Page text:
Aaron Burr Desk
Answer to Name This Famous Antique Game - January 2016
By Mike McLeod

This unique table/desk/chair combination is the work of Stephen Hedges who patented the design in 1854. However, this particular piece of furniture has acquired the name/title of an “Aaron Burr desk” due to an article in the New York Herald in 1911 stating that Burr owned one. However (again), the design was patented almost two decades after Burr’s death on September 14, 1836 so this is historically a little hazy. Aaron Burr’s notoriety for killing Alexander Hamilton in a duel no doubt helped give this interesting piece of furniture a claim to fame.

Aaron Burr table that opened to form a desk and seat combo.
(Photos, courtesy of George Glazer Gallery, www.georgeglazer.com.)

This particular Burr desk is described by George Glazer Gallery of New York City (where it is featured at www.georgeglazer.com) as, “A metamorphic oval table, having four cabriole legs, ending in scrolled feet and casters. The top opens by hinges at the center, with one half serving as a desk (with inset drawer), the other half swiveling out on hinges to become a barrel back desk chair (facing the desk), upholstered in striped cut red velvet with brass nails…very similar in form to a walnut veneered example sold at Christies on October 3, 2007, stamped ‘Stephen Hedges New York. That example sold for $5,250, including buyer’s premium; another example sold at Christies in January 1998, for what is likely an auction record—$29,900, including buyer’s premium.”

Aaron Burr, Third Vice President of the United States.

Aaron Burr was an officer in the Continental Army during the Revolutionary War. He is credited with saving an entire brigade from capture by ordering its retreat from advancing Redcoats. Ironically, among those saved in the brigade was Alexander Hamilton.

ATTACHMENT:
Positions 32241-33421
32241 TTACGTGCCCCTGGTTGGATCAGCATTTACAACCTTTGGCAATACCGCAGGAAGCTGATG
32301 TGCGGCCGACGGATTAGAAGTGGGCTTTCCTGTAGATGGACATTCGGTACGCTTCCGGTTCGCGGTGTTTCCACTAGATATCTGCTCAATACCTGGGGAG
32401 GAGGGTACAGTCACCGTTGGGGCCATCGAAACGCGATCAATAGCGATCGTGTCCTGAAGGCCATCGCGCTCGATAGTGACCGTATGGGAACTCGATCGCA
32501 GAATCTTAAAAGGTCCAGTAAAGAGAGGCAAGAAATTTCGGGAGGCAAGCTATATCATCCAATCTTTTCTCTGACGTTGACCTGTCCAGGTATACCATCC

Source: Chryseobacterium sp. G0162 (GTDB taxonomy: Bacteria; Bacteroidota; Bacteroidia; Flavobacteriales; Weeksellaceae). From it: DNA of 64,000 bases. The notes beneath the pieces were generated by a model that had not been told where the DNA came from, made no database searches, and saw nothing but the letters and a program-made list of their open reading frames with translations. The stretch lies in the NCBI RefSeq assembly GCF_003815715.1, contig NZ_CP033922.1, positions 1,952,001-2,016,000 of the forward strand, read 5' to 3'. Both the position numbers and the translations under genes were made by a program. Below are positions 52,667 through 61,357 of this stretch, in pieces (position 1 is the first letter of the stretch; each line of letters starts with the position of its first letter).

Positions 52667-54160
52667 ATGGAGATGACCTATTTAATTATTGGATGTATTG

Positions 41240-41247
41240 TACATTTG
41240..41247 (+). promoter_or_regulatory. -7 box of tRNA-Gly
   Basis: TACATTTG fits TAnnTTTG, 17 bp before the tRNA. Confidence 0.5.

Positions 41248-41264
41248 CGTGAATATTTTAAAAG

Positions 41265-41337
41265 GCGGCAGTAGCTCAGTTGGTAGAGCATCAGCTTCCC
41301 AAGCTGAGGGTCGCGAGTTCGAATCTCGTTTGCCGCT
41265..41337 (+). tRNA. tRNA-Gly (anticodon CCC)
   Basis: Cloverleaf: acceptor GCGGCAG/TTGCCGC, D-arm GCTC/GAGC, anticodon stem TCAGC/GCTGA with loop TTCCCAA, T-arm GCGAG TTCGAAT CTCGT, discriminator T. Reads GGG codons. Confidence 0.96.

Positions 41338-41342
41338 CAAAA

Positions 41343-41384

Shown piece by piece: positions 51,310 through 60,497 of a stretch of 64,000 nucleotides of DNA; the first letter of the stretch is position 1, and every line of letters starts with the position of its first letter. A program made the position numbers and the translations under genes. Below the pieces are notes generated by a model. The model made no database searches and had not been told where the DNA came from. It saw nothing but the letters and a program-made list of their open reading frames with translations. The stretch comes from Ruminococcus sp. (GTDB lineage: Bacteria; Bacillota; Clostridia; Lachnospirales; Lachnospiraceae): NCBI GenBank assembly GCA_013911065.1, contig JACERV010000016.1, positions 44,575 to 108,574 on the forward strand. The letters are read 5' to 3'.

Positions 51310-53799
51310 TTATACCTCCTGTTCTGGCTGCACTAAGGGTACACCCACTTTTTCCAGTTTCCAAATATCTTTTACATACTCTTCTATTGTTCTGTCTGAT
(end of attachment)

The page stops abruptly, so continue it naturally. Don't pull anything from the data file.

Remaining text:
The famous duel was inspired by what Burr took as Hamilton’s slanderous words against his character that were published in a newspaper after he lost an election for governor of New York. Facing one another, Hamilton fired first and missed. Burr fired, hitting Hamilton above the right hip; the bullet passed through his liver and spine. Alexander Hamilton was taken to New York and died a few days later. Adding irony to the tragedy, the duel took place at the same place in New Jersey where Hamilton’s son had also died in a duel.

Burr was charged with several crimes for dueling, but the charges were all dropped later. Before the duel, Aaron Burr had served as Vice President under President Thomas Jefferson. After the duel, his life never got back on track, and he died on Sept. 14, 1836, two years after a stroke paralyzed him.

Ted Carlton of Utah correctly identified the Aaron Burr table/desk.




 Show & Auction Almanac

Antique Shop & Mall Directory



Internet Directory



Contact Us

Advertising Rates

 Privacy Policy

Web Links

© 2000 - 2017  Norton Printing and Publishing, Inc. - All rights reserved.
No portion of the Southeastern Antiquing and Collecting Magazine may be reprinted or reproduced without express permission of the publisher.